John Paczkowski

Recent Posts by John Paczkowski

Google Shutters

Google has finally adopted the “New Approach to China” that it announced in January, making good on its threat to end censorship of its services in the country. Earlier today, the company begun redirecting Internet traffic away from its Chinese-language site at to in Hong Kong, beyond the so-called Great Firewall of China.

Searches that once would have been censored now return results, and the legend that once appeared at the bottom of the page–“According to local laws, regulations and policies, some search results are not shown.”–is no more.

David Drummond, Google’s chief legal officer, announced the move in a post to the company blog:

Earlier today we stopped censoring our search services–Google Search, Google News, and Google Images–on Users visiting are now being redirected to, where we are offering uncensored search in simplified Chinese, specifically designed for users in mainland China and delivered via our servers in Hong Kong. Users in Hong Kong will continue to receive their existing uncensored, traditional Chinese service, also from Due to the increased load on our Hong Kong servers and the complicated nature of these changes, users may see some slowdown in service or find some products temporarily inaccessible as we switch everything over….We believe this new approach of providing uncensored search in simplified Chinese from is a sensible solution to the challenges we’ve faced. We very much hope that the Chinese government respects our decision, though we are well aware that it could at any time block access to our services.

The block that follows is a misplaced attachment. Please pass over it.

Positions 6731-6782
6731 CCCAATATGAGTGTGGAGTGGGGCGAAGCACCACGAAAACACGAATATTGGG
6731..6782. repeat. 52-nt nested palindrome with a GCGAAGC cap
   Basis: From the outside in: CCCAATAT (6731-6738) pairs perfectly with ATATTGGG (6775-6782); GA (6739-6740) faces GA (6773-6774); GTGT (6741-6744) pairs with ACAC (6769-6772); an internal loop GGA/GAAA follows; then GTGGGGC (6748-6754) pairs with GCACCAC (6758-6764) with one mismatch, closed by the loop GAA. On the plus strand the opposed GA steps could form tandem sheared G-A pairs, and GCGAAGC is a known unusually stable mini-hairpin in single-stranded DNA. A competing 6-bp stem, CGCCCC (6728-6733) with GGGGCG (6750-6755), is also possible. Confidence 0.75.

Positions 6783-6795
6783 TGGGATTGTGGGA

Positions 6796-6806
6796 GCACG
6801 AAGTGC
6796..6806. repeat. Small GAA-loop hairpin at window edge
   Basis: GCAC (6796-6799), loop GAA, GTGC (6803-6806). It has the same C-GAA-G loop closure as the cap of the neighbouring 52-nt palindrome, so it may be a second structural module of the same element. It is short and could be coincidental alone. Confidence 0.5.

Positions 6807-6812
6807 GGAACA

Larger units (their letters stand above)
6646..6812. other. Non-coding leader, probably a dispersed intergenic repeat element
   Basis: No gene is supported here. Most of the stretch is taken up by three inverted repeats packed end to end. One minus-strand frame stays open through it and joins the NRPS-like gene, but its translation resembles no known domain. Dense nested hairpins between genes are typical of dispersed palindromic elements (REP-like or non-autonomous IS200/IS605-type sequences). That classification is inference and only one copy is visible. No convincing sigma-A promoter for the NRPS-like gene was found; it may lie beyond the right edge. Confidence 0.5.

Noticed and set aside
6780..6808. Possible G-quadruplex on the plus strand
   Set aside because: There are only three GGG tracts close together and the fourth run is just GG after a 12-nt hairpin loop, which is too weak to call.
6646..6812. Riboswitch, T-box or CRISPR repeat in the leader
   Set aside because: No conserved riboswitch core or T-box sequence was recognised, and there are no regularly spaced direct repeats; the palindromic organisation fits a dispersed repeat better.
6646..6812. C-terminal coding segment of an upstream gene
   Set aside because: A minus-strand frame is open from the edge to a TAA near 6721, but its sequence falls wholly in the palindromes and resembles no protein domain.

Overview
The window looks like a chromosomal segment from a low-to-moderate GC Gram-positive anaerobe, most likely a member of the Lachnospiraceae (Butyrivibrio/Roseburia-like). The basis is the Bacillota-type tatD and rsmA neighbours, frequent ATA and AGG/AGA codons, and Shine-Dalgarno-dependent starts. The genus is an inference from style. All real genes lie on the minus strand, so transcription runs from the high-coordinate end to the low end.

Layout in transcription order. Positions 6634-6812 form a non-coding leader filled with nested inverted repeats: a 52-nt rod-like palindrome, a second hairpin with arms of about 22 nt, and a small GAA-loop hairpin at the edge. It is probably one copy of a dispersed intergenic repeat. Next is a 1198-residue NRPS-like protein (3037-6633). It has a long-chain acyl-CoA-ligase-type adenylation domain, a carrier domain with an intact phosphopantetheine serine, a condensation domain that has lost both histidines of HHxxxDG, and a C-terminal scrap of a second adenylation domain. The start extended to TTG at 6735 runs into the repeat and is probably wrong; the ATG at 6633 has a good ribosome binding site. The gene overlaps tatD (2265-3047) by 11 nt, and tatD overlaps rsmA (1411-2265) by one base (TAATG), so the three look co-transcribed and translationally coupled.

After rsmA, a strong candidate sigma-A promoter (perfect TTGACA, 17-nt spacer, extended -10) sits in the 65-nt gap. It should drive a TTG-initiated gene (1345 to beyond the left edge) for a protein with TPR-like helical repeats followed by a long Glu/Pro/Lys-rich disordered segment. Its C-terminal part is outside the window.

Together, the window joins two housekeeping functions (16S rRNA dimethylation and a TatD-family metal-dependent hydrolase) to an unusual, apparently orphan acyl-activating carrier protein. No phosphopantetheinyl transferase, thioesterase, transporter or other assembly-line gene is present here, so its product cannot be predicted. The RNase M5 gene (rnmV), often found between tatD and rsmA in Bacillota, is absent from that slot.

To that end, Google (GOOG) has established a page monitoring which of its services are available in China and which are blocked. As of this writing, access to quite a few are either partially or totally restricted.

Google stopped short of full withdrawal from the country. According to Drummond, the company will keep its operations in China, as long as it can anyway. Said Drummond: “We intend to continue R&D work in China and also to maintain a sales presence there, though the size of the sales team will obviously be partially dependent on the ability of mainland Chinese users to access

China and its state-run media, which were particularly vocal in advance of this latest move, haven’t yet commented on it beyond a simple acknowledgment that the redirect is in place.


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